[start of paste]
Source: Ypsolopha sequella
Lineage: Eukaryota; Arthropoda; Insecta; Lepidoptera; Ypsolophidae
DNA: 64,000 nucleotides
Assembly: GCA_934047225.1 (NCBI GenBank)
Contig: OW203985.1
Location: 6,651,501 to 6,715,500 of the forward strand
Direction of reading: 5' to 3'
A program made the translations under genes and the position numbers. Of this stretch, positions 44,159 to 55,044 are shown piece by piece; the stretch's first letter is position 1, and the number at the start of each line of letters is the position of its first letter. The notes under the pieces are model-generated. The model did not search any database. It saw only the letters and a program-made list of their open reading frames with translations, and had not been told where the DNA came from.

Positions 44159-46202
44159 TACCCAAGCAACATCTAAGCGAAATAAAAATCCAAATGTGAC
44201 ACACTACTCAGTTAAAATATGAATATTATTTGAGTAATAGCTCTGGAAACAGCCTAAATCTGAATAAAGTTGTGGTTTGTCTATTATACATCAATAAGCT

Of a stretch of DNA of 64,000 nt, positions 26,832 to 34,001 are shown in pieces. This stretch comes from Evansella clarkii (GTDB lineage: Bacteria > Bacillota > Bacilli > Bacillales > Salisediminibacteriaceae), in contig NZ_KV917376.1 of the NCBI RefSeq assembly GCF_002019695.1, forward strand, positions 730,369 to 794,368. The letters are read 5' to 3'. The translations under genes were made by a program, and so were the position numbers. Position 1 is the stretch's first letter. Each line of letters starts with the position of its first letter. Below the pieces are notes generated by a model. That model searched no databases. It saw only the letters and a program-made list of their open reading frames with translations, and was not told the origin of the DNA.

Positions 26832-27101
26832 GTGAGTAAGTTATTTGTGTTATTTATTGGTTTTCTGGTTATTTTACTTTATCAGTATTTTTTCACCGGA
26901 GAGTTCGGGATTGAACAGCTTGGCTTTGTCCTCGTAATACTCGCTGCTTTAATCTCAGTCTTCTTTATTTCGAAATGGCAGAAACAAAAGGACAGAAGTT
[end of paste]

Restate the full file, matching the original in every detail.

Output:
Source: Ypsolopha sequella
Lineage: Eukaryota; Arthropoda; Insecta; Lepidoptera; Ypsolophidae
DNA: 64,000 nucleotides
Assembly: GCA_934047225.1 (NCBI GenBank)
Contig: OW203985.1
Location: 6,651,501 to 6,715,500 of the forward strand
Direction of reading: 5' to 3'
A program made the translations under genes and the position numbers. Of this stretch, positions 44,159 to 55,044 are shown piece by piece; the stretch's first letter is position 1, and the number at the start of each line of letters is the position of its first letter. The notes under the pieces are model-generated. The model did not search any database. It saw only the letters and a program-made list of their open reading frames with translations, and had not been told where the DNA came from.

Positions 44159-46202
44159 TACCCAAGCAACATCTAAGCGAAATAAAAATCCAAATGTGAC
44201 ACACTACTCAGTTAAAATATGAATATTATTTGAGTAATAGCTCTGGAAACAGCCTAAATCTGAATAAAGTTGTGGTTTGTCTATTATACATCAATAAGCT

Of a stretch of DNA of 64,000 nt, positions 26,832 to 34,001 are shown in pieces. This stretch comes from Evansella clarkii (GTDB lineage: Bacteria > Bacillota > Bacilli > Bacillales > Salisediminibacteriaceae), in contig NZ_KV917376.1 of the NCBI RefSeq assembly GCF_002019695.1, forward strand, positions 730,369 to 794,368. The letters are read 5' to 3'. The translations under genes were made by a program, and so were the position numbers. Position 1 is the stretch's first letter. Each line of letters starts with the position of its first letter. Below the pieces are notes generated by a model. That model searched no databases. It saw only the letters and a program-made list of their open reading frames with translations, and was not told the origin of the DNA.

Positions 26832-27101
26832 GTGAGTAAGTTATTTGTGTTATTTATTGGTTTTCTGGTTATTTTACTTTATCAGTATTTTTTCACCGGA
26901 GAGTTCGGGATTGAACAGCTTGGCTTTGTCCTCGTAATACTCGCTGCTTTAATCTCAGTCTTCTTTATTTCGAAATGGCAGAAACAAAAGGACAGAAGTT